Advent: Waiting For The Coming Of Christ
Advent (from the Latin adventus meaning “coming”) is a liturgical season observed in many Christian churches as a time of expectant waiting and preparation for the celebration of the Nativity of Jesus Christ at Christmas. Advent marks the beginning of the Western liturgical year and begins on Advent Sunday, the fourth Sunday before Christmas Day, Dec. 25. For Christians, the season of Advent serves as a reminder both of the original waiting by Israelites for the birth of the Messiah, and the waiting by Christians for the return of Christ. The most famous hymn of Advent is “O Come Emmanuel.” Its lyrics, based on the Prophet Isaiah, articulate the hopeful anticipation of the Advent season:
Advent is a special time of year for me as the emphasis of the season of Advent is one of expectation and anticipation for the coming Messiah. It is this time of year that we take time to wait, listen and discover once again what Christmas really mean. It is time where the songs we sing and scriptures we read often express a longing for God. Whether it is singing “Oh Come, Oh Come Emanuel” or hearing the words of Isaiah saying to “prepare the way” we are invited to join in that longing.
Humans define God, tie God down, and limit God to a few ways of showing up on our lives. Still, after millennia of recorded thought, God remains elusive. The authors of our Scriptures speak beautifully about our human desire as we search for a God we can really know. This is what Advent is about—Emanuel, God with us. Still, there are those who believe God is elusive, but from time to time I have experienced moments when God seems to break through that elusiveness. It is a fleeting moment but it is a powerful experience. Sometimes it’s in those quiet contemplative moments. In other times it’s in the singing of a song that I feel as if God is within reach. It is then that I feel that I am a part of something much bigger than myself. It is both a comforting and daunting experience. In those moments I feel as if I’m wrapped in the love of God, but I also feel the great responsibility it means to be connected to the entire universe through God. For that moment I feel I am truly present to the possibilities the world has to offer.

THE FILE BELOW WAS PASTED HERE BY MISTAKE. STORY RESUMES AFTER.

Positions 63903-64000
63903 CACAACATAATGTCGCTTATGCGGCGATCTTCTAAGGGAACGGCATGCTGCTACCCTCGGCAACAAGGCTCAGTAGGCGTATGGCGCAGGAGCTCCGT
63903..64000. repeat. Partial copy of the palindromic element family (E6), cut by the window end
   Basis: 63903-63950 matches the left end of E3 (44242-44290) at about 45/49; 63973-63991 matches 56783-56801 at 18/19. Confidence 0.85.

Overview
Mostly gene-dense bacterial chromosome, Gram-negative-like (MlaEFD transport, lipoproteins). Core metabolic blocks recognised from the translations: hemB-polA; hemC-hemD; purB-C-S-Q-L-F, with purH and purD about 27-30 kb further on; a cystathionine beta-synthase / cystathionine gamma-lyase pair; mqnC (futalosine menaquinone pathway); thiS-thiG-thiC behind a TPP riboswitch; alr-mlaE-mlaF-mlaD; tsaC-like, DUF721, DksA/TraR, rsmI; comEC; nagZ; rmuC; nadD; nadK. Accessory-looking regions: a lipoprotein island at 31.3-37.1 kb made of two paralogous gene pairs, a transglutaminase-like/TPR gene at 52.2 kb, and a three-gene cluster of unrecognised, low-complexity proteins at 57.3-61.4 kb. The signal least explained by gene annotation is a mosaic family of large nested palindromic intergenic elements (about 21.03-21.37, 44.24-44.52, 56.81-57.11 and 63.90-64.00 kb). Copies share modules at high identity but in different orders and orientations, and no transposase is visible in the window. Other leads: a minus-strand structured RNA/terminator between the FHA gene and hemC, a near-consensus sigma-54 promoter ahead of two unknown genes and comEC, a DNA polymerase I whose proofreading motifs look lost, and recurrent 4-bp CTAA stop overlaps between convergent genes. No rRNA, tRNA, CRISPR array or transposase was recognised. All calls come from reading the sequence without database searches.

So at Advent time I feel connected with Isaiah’s hope proclaiming comfort to the Israelite exiles. I experience hope as John the Baptist as he points forward to something new that’s coming, even as he doesn’t know exactly what that will be. I take comfort in the courage of Mary and Joseph in their willingness to listen to their visions and dreams, in hopes that by doing so the world might be a better place. I long to hear the angels say “Do not be afraid,” proclaiming that hope has once again entered the world.
The Peace Of Christ Be With You!
~ Pastor Stephan